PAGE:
Key dates in Java history

Key dates in Java history

November 14, 2022

by Maksim Shelkovich, Java Engineer at InterLogic

When choosing primary skill language, it's good to know a bit about the story behind it. It helps to understand the community, find origin sources of actual information and, most importantly, to get an idea of future evolution and therefore have a reasonable justification for investing your time in learning the language.

Talking about Java, it's one of the oldest among the most widely used languages nowadays with no signs of declining in popularity in the foreseeable future, definitely worth the investment your time in it.

Here are the key events that made it what it is now.

 

[1982] Sun Microsystems, Inc foundation

On February 24, 1982, Scott McNealy, Andy Bechtolsheim, and Vinod Khosla, all Stanford graduate students, founded Sun Microsystems. The Sun name is derived from the initials of the Stanford University Network. At that time Sun sold computers, computer components, software, and information technology, and was known for producing 68k-based systems with high-quality graphics that were the only computers other than DEC's VAX to run 4.2BSD.

[1984] James Gosling join Sun Microsystems

In October of 1984, at the age of 29 years a Canadian computer scientist James Arthur Gosling Gosling started working for Sun Microsystems. Before that, He had written a version of Emacs called Gosling Emacs (Gosmacs), built a multi-processor version of Unix for a 16-way computer system, and developed several compilers and mail systems.

[1991] Java project initiation

In June 1991, James Gosling, Mike Sheridan, and Patrick Naughton initiated the Java language project. Java was originally designed for interactive television. The language was initially called Oak after an oak tree that stood outside Gosling's office. Later the project went by the name Green and was finally renamed Java, from Java coffee, a type of coffee from Indonesia.

[1996] Java 1.0 public release

In January 1996, JavaSoft operating company of Sun Microsystems announced that the Java™ 1.0 programming environment is available for download at http://java.sun.com. Since March 1995, it has been used already to create hundreds of "applets" or small applications, written on alfa version. JavaSoft received a lot of developer feedback and delivered that software developers have told them they need.

[2007] OpenJDK released under GPL-2.0-only

Which is mean Java become free for everyone. At JavaOne 2006 conference Sun announced that Java would become open-source software, and on October 25, 2006, at the Oracle OpenWorld conference, Jonathan Schwartz said that the company intended to announce the open-sourcing of the core Java Platform. Sun released the Java HotSpot virtual machine and compiler as free software under the GNU General Public License on November 13, 2006, with a promise that the rest of the JDK (which includes the Java Runtime Environment) would be placed under the GPL by March 2007, "except for a few components that Sun does not have the right to publish in source form under the GPL". As of May 2007, in compliance with the specifications of the Java Community Process, Sun had relicensed most of its Java technologies under the GPL-2.0-only license. Since then, the official reference implementation is the OpenJDK.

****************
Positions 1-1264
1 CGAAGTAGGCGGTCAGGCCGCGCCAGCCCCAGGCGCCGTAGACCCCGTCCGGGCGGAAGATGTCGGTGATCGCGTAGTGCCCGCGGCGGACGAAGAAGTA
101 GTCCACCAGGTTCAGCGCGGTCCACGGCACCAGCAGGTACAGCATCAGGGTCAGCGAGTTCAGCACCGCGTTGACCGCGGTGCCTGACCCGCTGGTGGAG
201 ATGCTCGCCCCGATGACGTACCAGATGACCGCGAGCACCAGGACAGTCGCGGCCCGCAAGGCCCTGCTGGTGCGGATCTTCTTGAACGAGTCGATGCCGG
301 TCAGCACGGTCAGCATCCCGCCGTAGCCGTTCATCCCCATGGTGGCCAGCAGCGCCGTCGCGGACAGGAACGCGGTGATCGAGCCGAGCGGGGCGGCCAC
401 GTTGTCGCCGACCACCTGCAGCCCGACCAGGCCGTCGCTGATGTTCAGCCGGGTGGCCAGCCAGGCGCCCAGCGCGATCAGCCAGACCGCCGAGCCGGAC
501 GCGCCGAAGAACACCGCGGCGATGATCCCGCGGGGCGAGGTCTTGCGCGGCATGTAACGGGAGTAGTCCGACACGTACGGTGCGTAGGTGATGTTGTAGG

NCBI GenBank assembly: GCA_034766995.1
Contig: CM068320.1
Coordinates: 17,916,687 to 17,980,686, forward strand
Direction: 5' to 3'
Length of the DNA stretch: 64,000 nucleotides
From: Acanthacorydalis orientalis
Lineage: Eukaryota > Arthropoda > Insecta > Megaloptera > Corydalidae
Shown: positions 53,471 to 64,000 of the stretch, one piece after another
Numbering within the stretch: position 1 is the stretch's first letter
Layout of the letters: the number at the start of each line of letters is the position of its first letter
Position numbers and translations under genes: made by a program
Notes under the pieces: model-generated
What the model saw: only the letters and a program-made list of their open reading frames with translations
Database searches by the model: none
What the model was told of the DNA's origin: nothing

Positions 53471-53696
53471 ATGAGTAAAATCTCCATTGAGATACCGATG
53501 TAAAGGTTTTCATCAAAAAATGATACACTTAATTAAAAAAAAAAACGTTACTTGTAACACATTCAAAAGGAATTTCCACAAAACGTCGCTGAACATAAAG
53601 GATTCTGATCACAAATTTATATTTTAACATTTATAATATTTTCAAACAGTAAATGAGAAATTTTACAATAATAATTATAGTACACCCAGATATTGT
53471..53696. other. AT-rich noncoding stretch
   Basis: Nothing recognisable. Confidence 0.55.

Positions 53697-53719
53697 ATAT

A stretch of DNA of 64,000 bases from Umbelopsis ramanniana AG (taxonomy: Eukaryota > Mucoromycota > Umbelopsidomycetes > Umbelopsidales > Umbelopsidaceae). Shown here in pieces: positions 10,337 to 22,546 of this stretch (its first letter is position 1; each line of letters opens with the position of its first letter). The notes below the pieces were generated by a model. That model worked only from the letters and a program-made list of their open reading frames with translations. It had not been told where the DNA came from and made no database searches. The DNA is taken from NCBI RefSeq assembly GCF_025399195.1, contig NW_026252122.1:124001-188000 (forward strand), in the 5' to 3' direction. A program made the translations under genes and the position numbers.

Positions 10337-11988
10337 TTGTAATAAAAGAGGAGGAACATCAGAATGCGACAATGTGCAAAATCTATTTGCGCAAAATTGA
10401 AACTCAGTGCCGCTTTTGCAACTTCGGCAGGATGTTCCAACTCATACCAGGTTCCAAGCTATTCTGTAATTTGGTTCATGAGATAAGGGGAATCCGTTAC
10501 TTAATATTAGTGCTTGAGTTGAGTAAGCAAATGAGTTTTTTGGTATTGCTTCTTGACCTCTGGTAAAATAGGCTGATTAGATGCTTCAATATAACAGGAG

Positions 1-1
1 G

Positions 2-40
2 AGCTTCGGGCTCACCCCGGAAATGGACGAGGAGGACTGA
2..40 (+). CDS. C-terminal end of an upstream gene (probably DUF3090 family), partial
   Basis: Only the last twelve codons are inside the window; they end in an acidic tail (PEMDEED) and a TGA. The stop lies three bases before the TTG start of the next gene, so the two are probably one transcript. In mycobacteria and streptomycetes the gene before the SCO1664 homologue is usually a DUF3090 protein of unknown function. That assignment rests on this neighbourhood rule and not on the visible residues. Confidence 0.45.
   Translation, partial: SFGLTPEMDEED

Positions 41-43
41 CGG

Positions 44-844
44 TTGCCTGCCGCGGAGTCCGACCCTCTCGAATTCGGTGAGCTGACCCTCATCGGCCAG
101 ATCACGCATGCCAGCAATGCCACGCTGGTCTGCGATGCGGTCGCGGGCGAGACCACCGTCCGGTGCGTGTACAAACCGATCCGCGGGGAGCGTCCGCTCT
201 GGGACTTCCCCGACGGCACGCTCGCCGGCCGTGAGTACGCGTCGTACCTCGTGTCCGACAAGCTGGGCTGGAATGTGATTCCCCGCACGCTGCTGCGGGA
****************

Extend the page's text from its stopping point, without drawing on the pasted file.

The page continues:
[2010] Oracle became an owner of Java language

On April 20, 2009, Sun and Oracle announced that they had entered into a definitive agreement under which Oracle would acquire Sun for $9.50 a share in cash. Net of Sun's cash and debt, this amounted to a $5.6 billion offer from Oracle. Sun's shareholders voted to approve the proposal on July 16, 2009. After the acquisition was completed on January 27, 2010, Oracle, only a software vendor prior to the merger, owned Sun's hardware product lines, including the Java programming language.

[2014] Java 8 release

The most significant improvements in Java syntax was introduced with version 8. It was absolutely necessary to keep Java competitive with other languages. Basically, it was a major shift towards to functional programming. Among them are Functional interfaces, Lambda Expressions and Stream API, that completely changed the way we write Java code.

[2019] Since JDK 8u221 Java is under OTN license

Back in 2018 Oracle decided to stop distributing the Oracle JDK for free and start charging companies for commercial licenses. ONT is an Oracle Technology Network License Agreement for Oracle Java SE. It means, you may not use Oracle JDK for any data processing or any commercial, production, or internal business purposes other than developing, testing, prototyping, and demonstrating your Application. Organizations that wanted to continue using a free version of the JDK were encouraged to adopt OpenJDK.

[2021] Oracle JDK 17 released under NFTC license

Oracle No-Fee Terms and Conditions license permits free use for all users, even commercial and production use. Since the most of the other JDK distributions (such as Amazon Corretto from Amazon, Azul Zulu from Azul Systems, Eclipse Temurin from Adoptium, IBM Semeru from IBM) make their builds based on OpenJDK, we can say that Java is completely free for use.

[2023] Java 21 LTS release

In September, 23 next after Java 17 Long Time Support version should be released. Nevertheless, according the latest research I have on current date (i.e. https://www.jetbrains.com/lp/devecosystem-2021/), 72% of Java developers still use Java 8 on their projects.